Almost three years ago the UK voted in favour of leaving the EU.
Yet the original departure date of 29 March has been delayed and the government is searching for a way forward.
So, what do the majority of the UK’s voters now think about Brexit?
How well have talks been handled?
Theresa May argues that her deal is the best way of fulfilling the instruction to leave given by voters in the EU referendum.
Trouble is, voters themselves – including not least those who voted Leave – have become deeply critical of how the UK government has handled Brexit negotiations; as data from research organisations NatCen Social Research and What UK Thinks suggests.
Two years ago, those who voted Leave were inclined to give the government the benefit of the doubt.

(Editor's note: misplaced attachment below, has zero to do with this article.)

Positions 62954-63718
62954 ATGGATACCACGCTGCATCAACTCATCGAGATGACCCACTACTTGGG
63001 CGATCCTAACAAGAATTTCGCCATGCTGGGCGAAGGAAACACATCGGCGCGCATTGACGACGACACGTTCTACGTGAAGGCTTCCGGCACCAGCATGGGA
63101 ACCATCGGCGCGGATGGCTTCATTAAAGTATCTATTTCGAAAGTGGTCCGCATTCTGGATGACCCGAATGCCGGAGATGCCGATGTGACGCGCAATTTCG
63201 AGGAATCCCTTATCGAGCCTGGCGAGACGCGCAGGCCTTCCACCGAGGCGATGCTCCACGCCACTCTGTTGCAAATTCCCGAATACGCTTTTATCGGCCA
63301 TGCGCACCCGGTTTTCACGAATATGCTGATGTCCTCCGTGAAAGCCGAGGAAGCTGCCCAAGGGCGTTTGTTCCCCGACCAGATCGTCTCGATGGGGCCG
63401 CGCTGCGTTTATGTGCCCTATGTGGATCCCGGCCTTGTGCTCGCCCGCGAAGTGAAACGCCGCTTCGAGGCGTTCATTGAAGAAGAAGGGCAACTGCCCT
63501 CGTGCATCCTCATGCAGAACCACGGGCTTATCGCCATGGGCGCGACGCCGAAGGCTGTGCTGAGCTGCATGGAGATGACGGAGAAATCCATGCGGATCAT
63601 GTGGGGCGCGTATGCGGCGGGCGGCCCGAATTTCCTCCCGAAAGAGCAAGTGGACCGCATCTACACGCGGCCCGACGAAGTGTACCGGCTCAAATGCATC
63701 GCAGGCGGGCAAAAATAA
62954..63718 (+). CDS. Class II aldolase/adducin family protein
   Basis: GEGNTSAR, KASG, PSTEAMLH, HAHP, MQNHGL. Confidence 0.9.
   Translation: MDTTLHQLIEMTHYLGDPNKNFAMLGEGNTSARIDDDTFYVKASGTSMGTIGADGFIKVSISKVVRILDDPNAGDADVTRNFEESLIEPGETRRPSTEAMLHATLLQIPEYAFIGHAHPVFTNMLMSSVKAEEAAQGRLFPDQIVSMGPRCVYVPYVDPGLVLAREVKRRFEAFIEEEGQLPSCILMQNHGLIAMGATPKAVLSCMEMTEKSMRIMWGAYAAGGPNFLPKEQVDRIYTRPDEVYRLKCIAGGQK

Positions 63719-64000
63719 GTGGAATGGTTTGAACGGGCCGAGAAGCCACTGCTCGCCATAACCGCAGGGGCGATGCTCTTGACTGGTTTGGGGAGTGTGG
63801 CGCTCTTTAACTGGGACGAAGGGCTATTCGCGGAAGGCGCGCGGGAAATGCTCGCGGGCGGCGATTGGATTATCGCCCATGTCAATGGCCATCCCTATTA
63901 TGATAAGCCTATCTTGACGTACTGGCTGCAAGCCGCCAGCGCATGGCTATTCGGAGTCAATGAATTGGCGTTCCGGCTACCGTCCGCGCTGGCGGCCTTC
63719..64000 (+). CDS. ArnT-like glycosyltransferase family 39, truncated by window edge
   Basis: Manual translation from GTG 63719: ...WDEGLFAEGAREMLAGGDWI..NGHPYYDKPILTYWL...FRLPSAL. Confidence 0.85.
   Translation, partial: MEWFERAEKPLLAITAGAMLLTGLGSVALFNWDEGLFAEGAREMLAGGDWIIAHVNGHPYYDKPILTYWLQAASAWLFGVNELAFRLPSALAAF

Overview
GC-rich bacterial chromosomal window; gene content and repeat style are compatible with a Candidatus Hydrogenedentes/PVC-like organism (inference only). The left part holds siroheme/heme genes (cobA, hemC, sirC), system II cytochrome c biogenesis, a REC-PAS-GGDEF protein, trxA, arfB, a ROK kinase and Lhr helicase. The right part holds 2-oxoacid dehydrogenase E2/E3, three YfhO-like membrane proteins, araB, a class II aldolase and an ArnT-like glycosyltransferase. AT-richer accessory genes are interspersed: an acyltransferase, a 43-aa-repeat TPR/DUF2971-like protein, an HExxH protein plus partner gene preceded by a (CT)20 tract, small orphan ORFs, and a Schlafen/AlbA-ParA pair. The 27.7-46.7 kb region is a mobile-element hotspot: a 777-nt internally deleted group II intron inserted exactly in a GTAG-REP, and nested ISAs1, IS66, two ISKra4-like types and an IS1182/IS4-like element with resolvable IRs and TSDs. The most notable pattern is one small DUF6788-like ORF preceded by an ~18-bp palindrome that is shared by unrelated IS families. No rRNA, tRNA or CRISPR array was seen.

However, as many as 80% of Leave voters now say that it has handled Brexit negotiations badly. That figure is almost as high as it is among Remain voters (85%), who had previously been more critical of the government’s approach.
Remarkably, Leave voters are now just as critical of the UK government’s role as they are of the EU’s: 79% of Leave supporters say the EU has handled Brexit badly.
Will the UK get a good deal?
Meanwhile, the longer negotiations have continued, the more pessimistic voters have become about how good a deal the UK will secure.
Two years ago, there were almost as many who thought that the UK would obtain a good deal (33%) as thought it would find itself with a bad one (37%).
However, that mood soon changed and by last summer as many as 57% reckoned the UK would emerge with a bad deal.
Now that the first phase of the Brexit negotiations has been concluded – though, as yet at least, not approved by MPs – the proportion who think the UK is heading for a bad deal is, at 63%, even higher. Read more